Ifugao Rice Terraces - Batad, Hapao, and Bangaan

This is probably the first tourist spot that I learned about, as did millions of Filipino kids reading their Sibika textbooks. At the top of this list of "magagandang tanawin ng Pilipinas "(beautiful sights of the Philippines) is the rice terraces, which is located in the northern part of Luzon. It's also one that which I kept on putting off to visit. To remedy the oversight I booked an overnight bus trip to Banaue and finally added the Ifugao Rice Terraces to the UNESCO World Heritage sites that I've been to.

There were five sites in Ifugao that were included in the UNESCO inscription, and I visited three: Batad, Bangaan and Hunguduan (the two I missed were Mayoyao and Kiangan).  It is believed that these rice terraces were constructed around 2000 years ago, and if put end to end, will go halfway around the world. I also remember my history professor pointing out that it is the only ancient megastructure built without slave labor.  

Drone photo of Batad rice terraces
These five were distinct from the other rice terraces located in the main town center of Banaue, which were build only about 200-100 years ago, and were not included in the UNESCO inscription (will cover those in a separate post).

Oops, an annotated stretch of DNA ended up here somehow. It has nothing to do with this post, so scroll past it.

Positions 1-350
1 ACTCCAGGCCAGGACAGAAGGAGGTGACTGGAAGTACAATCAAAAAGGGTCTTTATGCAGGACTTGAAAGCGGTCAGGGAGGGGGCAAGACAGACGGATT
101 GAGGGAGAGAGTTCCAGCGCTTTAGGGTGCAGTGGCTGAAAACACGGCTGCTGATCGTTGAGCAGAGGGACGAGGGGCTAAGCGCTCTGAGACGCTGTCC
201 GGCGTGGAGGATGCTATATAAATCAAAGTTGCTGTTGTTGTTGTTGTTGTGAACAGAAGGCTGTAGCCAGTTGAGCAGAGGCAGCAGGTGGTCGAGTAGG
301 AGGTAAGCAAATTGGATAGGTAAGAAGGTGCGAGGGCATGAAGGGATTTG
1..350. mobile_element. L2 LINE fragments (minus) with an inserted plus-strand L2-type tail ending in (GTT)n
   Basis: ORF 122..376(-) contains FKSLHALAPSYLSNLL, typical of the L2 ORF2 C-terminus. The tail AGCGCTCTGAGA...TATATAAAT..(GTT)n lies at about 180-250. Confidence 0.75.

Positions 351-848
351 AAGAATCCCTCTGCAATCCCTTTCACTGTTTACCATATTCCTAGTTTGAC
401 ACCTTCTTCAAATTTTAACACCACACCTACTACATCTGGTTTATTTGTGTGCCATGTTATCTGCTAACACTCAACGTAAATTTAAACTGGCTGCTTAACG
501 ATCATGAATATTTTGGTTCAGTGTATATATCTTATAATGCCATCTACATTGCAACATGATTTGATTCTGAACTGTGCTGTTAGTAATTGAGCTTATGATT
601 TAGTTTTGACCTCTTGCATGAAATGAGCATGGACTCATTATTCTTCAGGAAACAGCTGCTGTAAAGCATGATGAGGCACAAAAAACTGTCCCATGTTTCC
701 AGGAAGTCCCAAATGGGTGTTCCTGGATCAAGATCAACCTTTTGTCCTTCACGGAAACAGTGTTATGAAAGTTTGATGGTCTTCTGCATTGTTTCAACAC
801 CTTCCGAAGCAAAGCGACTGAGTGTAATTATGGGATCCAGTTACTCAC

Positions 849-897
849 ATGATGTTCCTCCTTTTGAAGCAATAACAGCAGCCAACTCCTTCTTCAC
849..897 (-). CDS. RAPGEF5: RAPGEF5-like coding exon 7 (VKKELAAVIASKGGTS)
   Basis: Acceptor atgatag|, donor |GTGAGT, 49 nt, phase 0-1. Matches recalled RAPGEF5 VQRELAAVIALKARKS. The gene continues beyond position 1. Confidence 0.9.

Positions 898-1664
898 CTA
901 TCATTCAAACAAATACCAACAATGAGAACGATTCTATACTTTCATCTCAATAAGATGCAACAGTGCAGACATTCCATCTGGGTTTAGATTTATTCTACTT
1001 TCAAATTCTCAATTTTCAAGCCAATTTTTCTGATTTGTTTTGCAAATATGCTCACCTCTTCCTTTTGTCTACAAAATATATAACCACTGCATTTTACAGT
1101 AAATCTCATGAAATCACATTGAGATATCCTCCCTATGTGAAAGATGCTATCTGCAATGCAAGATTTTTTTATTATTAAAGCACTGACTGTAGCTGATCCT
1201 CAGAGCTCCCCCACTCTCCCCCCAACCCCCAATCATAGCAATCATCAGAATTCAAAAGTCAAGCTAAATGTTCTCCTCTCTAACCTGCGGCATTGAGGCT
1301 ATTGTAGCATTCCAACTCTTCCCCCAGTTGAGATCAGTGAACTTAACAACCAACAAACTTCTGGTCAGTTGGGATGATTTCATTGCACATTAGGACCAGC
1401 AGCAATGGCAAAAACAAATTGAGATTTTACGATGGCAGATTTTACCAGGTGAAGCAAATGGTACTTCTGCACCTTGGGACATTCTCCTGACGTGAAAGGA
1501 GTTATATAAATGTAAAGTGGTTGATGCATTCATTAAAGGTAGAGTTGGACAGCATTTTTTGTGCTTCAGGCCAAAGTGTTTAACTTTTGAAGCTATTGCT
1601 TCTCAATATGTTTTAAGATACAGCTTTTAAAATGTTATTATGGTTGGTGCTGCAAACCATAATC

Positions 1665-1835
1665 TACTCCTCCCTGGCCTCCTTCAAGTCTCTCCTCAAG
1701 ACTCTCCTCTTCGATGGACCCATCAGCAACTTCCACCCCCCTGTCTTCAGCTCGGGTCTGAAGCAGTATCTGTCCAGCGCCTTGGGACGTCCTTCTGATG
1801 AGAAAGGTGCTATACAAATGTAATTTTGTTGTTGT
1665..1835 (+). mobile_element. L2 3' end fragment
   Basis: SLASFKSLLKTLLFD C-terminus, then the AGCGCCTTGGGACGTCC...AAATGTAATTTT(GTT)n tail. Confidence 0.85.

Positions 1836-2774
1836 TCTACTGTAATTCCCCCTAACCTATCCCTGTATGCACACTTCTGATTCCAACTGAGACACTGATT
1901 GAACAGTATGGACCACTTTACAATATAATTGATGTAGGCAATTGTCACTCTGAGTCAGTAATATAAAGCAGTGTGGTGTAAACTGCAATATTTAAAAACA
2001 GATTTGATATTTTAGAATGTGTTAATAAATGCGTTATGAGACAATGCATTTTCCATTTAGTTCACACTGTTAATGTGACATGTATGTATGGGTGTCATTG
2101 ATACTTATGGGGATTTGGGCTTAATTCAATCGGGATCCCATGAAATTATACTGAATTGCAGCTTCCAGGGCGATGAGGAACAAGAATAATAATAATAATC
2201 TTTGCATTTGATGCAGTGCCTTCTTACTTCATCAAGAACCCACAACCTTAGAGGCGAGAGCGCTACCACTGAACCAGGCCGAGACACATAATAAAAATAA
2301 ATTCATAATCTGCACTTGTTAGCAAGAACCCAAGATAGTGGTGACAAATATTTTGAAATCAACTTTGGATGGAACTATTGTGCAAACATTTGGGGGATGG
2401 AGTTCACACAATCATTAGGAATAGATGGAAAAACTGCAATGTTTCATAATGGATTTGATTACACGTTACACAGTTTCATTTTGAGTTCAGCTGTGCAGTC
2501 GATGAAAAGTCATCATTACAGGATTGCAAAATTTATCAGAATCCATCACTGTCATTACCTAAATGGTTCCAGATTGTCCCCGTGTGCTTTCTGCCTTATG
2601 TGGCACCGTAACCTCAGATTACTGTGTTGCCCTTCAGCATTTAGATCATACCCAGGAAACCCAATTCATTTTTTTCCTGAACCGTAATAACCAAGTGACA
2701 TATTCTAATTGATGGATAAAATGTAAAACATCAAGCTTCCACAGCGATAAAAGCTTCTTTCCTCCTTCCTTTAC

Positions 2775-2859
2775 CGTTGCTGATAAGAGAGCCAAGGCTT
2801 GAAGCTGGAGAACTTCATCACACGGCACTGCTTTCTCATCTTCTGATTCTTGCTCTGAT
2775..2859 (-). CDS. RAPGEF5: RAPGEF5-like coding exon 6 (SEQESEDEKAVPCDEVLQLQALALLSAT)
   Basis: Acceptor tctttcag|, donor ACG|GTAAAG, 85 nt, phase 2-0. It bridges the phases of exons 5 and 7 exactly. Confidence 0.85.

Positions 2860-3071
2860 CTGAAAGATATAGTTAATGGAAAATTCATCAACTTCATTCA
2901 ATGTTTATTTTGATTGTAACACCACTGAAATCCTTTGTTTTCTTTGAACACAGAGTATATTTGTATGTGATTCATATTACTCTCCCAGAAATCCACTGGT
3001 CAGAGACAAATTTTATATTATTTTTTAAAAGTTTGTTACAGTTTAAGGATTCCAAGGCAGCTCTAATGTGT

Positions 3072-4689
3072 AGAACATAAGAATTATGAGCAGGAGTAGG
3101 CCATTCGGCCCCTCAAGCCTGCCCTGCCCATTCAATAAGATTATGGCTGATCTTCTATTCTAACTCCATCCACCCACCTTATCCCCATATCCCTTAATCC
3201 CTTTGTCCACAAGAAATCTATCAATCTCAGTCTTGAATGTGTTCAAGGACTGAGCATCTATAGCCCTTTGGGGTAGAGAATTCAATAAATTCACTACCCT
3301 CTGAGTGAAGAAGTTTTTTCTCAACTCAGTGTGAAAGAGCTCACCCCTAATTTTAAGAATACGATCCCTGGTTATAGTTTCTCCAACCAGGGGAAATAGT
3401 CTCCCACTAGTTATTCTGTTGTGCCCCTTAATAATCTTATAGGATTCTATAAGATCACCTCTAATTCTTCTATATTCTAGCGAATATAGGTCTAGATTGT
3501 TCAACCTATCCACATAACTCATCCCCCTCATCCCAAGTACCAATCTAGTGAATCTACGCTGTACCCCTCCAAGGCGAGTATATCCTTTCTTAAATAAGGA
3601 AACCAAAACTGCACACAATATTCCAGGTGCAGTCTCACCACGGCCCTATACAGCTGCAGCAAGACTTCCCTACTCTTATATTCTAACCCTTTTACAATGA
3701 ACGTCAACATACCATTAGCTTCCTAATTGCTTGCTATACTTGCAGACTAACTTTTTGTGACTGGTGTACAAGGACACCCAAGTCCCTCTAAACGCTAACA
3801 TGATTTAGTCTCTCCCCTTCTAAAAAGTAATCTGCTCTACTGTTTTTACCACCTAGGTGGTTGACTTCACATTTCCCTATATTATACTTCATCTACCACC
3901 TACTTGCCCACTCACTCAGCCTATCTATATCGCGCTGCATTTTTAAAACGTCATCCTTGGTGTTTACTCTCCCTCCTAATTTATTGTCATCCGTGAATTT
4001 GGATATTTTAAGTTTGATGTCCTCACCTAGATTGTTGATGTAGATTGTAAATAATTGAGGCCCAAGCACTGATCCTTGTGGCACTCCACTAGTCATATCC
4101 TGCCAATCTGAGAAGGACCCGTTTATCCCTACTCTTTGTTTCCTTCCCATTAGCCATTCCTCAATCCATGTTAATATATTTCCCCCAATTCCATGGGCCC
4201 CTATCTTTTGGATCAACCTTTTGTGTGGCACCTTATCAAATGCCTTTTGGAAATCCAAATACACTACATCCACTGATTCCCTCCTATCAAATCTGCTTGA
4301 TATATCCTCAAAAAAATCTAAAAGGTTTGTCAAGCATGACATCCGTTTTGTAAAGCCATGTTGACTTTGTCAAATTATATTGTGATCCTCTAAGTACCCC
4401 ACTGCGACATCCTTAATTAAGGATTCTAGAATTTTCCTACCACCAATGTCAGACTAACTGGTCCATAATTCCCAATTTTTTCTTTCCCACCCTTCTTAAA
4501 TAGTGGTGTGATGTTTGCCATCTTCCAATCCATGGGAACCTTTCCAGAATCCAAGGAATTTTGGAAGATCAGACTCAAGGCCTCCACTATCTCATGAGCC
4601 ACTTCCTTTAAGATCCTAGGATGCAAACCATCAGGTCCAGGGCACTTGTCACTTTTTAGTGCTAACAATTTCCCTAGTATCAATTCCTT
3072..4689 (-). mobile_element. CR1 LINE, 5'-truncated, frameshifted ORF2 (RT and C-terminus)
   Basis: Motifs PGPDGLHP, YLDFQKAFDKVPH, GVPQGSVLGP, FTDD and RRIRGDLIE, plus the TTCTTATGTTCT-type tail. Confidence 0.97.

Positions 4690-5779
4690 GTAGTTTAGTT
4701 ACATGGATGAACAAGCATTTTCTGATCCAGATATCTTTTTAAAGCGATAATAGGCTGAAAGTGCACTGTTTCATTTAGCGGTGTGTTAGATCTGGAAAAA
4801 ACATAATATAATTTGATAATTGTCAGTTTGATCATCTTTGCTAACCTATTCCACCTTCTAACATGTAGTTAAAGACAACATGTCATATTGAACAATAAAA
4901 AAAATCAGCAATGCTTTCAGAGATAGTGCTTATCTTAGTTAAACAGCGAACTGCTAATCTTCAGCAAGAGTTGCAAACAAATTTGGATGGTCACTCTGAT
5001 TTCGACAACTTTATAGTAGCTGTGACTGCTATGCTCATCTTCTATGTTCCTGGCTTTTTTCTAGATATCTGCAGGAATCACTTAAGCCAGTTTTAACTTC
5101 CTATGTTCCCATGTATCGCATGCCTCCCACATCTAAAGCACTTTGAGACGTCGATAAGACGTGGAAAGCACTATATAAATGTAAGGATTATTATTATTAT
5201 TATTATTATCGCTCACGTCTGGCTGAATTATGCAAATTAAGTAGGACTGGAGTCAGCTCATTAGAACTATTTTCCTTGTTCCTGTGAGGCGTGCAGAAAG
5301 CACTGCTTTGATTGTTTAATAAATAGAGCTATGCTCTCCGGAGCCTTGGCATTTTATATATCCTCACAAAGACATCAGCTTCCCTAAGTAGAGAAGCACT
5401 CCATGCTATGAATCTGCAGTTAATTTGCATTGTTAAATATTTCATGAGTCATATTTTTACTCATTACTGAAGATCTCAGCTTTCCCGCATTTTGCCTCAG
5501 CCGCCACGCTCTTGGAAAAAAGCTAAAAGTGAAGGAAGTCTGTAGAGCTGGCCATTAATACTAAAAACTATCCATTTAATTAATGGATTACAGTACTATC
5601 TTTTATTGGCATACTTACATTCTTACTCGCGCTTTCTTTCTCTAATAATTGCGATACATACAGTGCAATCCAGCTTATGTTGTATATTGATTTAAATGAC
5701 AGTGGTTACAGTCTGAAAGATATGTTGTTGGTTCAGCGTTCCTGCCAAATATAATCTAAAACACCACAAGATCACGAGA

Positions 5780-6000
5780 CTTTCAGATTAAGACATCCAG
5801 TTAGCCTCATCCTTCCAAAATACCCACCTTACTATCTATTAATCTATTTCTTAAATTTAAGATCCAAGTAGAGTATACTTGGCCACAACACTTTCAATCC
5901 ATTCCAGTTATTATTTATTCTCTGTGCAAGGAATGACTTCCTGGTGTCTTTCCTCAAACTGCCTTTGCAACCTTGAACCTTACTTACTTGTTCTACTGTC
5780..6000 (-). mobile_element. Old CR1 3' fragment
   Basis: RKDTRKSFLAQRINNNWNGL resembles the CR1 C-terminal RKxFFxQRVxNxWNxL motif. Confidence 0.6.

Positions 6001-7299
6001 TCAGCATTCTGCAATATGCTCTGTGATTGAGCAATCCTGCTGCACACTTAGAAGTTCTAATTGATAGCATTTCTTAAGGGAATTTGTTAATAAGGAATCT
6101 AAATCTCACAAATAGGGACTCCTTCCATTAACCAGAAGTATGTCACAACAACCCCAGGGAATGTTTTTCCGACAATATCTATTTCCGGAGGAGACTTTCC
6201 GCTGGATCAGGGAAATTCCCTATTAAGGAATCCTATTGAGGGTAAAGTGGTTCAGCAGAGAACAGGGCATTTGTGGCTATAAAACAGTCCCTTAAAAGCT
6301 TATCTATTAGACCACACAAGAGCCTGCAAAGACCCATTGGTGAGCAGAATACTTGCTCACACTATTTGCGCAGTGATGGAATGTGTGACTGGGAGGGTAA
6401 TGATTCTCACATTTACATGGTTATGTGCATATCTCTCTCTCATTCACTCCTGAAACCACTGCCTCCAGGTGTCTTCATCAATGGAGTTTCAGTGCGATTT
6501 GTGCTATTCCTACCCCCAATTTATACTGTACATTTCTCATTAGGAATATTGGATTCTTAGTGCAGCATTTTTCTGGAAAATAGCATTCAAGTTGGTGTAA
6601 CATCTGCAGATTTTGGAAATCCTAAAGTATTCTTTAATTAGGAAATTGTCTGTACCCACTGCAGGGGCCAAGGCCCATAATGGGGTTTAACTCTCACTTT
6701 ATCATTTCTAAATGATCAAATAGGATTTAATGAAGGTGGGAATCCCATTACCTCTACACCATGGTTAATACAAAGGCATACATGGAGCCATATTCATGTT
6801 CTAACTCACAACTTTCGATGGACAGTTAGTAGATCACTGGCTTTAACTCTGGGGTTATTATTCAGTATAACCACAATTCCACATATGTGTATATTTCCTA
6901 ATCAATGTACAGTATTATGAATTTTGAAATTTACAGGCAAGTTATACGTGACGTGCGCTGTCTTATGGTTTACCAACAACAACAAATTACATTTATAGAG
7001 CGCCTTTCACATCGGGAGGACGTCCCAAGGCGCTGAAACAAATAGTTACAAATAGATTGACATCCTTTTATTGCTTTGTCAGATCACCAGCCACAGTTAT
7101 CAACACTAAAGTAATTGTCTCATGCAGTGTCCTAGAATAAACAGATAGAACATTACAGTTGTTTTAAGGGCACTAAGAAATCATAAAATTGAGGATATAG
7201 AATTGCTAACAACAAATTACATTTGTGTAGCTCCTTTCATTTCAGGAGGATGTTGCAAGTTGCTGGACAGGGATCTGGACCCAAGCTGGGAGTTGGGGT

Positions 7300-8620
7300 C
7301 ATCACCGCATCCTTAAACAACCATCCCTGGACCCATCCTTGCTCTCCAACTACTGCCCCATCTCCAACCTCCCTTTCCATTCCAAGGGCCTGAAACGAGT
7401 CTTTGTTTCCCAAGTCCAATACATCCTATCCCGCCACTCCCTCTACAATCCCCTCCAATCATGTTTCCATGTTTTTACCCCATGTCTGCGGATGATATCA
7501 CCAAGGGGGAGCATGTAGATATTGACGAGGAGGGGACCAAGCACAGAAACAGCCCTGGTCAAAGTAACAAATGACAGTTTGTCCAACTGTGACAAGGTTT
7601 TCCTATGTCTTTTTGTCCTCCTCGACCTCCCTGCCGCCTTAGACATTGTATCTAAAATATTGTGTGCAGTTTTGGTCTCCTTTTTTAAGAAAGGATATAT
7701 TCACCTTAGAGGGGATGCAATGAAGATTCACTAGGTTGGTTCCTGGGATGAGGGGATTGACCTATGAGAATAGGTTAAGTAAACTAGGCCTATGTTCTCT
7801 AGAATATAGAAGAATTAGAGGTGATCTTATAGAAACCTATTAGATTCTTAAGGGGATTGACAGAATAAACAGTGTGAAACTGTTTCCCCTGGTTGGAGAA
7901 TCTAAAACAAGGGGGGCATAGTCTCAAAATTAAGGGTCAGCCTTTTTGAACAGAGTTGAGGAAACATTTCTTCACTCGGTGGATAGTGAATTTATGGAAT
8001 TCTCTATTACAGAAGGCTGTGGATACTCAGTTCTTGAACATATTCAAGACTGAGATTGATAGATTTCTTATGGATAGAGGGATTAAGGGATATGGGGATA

After a nine-hour bus ride from Manila I finally arrived in the town of Banaue, in the province of Ifugao. After paying the environmental fee and arranging for my transportation - a tricycle driven by a local named Jojo - we set out to the Saddle, which is the jump off point to the village of Batad. It was a 45-minute drive to the Saddle through landslide-prone roads, and another half an hour hike to the village.

Batad Amphitheater

Batad Amphitheater

As we approach Batad, I started to get a glimpse of how massive the rice terraces are - carved from the mountainsides almost all the way to the top, crowned  by a cluster of trees that act as watershed for its innovative irrigation systems. Near the foot of the mountain was the old village, punctuated by the distinctive roofs of the native houses.